To use programmatic updating, you code against the ApplicationDeployment class (previously named ApplicationUpdaterService in the Technology Preview). This class exposes several methods and properties that can help you determine whether updates are available and how to apply them. The static CurrentDeployment property will get you back an instance of the ApplicationDeployment that encapsulates information and interaction with the deployment on the client machine. When you call the CheckForUpdate method, the deployment server will be checked for an update. If one is available, you can get the new files either synchronously with the Update method or asynchronously through a separate API. Figure 6 shows the on-demand update code from the sample application.

With the Technology Preview bits, once the update is downloaded, you will need to prompt the user to restart the application for the new version to take effect. The update is simply downloaded to a separate set of folders under the user's cache and the Start menu shortcut is updated to point to that version. In later builds of Visual Studio 2005, I expect to see the ClickOnce API include a way to tell the application to shut down and restart using the new version that has just been downloaded using the API, without having to prompt the user to restart manually.


The Shape of Things to Come

I have touched on a lot of the features available in ClickOnce. Several features are not yet available, but should be by the time Visual Studio 2005 is released. I mentioned trust licenses earlier, which will allow permissions to be elevated in deployments coming from a trusted source without prompting the user. In future builds of Visual Studio 2005, XML signatures will be applied to all manifests and will be required to verify the authenticity of the deployment source and ensure that the app files have not been tampered with since they were deployed. Visual Studio 2005 will include a "Debug in zone" feature that allows you to launch a debug session in a specified security context so that you can debug the app with the permissions that it will have granted in the targeted runtime environment, such as the Local Intranet or Internet zones. It will also include a code analysis tool to determine exactly which permissions it requires so that you can truly specify the minimum set of permissions required when you deploy with ClickOnce.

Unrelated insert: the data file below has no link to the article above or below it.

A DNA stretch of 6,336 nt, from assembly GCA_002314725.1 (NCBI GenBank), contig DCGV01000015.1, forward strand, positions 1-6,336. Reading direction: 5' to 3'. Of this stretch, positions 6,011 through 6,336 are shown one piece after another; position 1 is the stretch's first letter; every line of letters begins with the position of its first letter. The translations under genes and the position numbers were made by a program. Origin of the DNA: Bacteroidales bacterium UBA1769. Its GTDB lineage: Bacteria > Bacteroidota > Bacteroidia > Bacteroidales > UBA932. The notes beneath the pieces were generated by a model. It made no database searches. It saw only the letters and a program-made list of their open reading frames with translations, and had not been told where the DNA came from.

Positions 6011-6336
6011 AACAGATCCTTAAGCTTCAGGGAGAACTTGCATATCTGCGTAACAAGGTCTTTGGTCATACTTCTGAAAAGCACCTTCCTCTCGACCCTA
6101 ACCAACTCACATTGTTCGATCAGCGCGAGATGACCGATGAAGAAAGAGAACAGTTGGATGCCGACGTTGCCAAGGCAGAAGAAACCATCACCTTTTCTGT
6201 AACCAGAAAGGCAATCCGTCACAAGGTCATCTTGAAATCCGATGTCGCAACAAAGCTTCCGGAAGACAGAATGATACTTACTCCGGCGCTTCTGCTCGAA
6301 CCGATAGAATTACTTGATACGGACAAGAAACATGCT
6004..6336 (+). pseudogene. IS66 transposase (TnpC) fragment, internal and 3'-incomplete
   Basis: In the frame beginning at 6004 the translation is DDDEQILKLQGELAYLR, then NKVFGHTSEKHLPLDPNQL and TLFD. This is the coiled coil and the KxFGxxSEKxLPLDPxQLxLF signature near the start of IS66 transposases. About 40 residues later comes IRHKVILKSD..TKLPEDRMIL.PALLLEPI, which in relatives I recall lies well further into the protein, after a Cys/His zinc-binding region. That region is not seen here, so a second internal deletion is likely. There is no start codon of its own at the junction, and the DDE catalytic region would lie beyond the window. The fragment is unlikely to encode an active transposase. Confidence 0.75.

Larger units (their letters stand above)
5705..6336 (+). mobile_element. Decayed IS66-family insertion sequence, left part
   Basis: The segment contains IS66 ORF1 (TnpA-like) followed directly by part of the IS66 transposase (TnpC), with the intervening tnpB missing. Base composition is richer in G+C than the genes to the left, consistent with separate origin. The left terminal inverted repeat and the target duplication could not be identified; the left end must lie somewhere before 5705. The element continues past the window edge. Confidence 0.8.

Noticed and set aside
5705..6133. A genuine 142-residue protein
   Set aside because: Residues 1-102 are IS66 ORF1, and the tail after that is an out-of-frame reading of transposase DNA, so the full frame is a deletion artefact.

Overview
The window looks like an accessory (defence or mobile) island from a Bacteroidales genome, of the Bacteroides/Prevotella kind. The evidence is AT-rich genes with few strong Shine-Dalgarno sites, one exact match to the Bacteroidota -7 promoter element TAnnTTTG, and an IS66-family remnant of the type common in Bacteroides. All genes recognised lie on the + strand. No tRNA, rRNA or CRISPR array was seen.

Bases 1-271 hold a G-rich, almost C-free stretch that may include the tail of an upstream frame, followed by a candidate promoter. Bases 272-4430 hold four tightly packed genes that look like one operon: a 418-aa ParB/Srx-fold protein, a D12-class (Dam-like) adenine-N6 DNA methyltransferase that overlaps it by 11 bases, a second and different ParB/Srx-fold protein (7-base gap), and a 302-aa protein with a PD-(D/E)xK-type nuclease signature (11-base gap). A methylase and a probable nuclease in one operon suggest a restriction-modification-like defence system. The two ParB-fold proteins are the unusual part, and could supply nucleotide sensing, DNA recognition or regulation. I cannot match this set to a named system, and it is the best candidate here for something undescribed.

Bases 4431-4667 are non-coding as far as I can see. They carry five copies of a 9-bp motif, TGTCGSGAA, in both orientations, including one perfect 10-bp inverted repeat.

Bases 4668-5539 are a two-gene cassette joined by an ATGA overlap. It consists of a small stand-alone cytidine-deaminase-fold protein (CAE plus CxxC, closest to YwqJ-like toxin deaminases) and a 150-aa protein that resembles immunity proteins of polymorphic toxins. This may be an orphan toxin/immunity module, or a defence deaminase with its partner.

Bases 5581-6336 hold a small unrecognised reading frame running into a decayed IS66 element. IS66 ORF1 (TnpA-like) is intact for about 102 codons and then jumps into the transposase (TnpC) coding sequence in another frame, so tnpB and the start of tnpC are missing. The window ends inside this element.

ClickOnce in the next release of Windows, code-named "Longhorn," will contain further enhancements. In order to support all the platforms that the .NET Framework supports, ClickOnce in Visual Studio 2005 just uses simple file transfer mechanisms to download files. In Longhorn, ClickOnce will take advantage of the Background Intelligent Transfer Service (BITS) to allow a trickle-feed update of files in a way that is less obtrusive to the user. Additionally, the execution context in Longhorn will be very different and more robust, allowing apps to either be hosted in a browser or run externally, and they will run within a Secure Execution Environment that will provide even better protections than will be available on the .NET Framework 2.0 runtime. The new UI features of Longhorn will provide an even more compelling reason to run a Windows client instead of a browser-based application. ClickOnce will make this possible in a distributed environment. Look for other enhancements not yet announced once initial feedback on ClickOnce is obtained.


Conclusion

ClickOnce provides a new deployment technology that gives you the best of a rich Windows-based application user experience and the deployment and maintenance benefits of Web applications. It allows a user to download and execute a rich client application over the Web, off a network file share, or from local media, and the app can subsequently be run offline. It offers a full Windows user interface running on a desktop, while allowing single server deployment of application files and updates. Client applications are automatically deployed and updated on the user's machine from the deployment server in a safe way and will not affect other applications or data that already exist on the machine. Those applications run in a security context that can prevent them from doing malicious things at run time. ClickOnce includes a number of options that give application architects and designers a lot of flexibility in addressing real-world deployment and execution scenarios and requirements.

The power and flexibility provided by ClickOnce make it possible to use Windows client applications in many scenarios where browser-based applications are the only feasible solution. I recommend you take a close look at the capabilities of ClickOnce and consider how it can deliver your distributed application's presentation tier when Visual Studio 2005 is released. I'm certain that you'll find that ClickOnce makes updating and deploying your own applications faster, smoother, and more user friendly.



Brian Noyes is a software architect with IDesign Inc., a .NET-focused architecture and design consulting firm. Brian specializes in designing and building data-driven distributed apps for Windows and the Web. Contact him at brian.noyes@idesign.net.